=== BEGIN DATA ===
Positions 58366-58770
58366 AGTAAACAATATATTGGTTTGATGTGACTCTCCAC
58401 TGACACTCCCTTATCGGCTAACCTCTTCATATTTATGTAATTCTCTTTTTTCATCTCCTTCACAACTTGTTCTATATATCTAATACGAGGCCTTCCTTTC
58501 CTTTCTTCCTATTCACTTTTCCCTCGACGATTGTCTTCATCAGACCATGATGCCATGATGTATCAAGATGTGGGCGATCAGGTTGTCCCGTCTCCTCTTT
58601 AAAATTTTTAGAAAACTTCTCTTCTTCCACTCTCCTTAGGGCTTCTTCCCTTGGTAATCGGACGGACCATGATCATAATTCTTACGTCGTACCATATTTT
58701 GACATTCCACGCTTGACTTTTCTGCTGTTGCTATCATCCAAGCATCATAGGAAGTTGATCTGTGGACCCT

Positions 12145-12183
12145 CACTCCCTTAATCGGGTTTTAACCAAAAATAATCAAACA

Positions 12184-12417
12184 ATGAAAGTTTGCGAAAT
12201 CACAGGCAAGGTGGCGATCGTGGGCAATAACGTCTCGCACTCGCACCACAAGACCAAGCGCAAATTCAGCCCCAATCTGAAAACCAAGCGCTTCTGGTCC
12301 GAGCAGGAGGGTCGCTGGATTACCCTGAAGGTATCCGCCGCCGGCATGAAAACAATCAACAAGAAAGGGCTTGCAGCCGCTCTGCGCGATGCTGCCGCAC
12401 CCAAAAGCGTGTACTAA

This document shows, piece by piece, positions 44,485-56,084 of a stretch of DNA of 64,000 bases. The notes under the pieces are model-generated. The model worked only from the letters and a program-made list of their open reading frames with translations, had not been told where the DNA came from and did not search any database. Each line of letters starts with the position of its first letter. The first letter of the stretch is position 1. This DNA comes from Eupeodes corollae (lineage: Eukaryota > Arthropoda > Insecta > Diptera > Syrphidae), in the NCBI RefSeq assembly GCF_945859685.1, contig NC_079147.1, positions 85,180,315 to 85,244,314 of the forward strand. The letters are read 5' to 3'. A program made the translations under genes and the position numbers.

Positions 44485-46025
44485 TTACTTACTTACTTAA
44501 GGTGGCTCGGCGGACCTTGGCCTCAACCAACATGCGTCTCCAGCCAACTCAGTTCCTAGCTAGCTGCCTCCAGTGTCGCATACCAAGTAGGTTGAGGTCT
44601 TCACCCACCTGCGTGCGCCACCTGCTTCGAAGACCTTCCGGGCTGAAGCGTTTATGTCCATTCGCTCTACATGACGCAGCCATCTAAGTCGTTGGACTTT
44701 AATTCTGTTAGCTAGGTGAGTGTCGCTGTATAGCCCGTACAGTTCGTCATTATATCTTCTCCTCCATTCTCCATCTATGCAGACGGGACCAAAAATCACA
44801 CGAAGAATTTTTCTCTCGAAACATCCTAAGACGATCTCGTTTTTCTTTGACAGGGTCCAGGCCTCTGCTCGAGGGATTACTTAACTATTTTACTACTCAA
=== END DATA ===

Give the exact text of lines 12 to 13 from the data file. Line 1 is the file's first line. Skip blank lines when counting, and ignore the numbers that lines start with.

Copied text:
12301 GAGCAGGAGGGTCGCTGGATTACCCTGAAGGTATCCGCCGCCGGCATGAAAACAATCAACAAGAAAGGGCTTGCAGCCGCTCTGCGCGATGCTGCCGCAC
12401 CCAAAAGCGTGTACTAA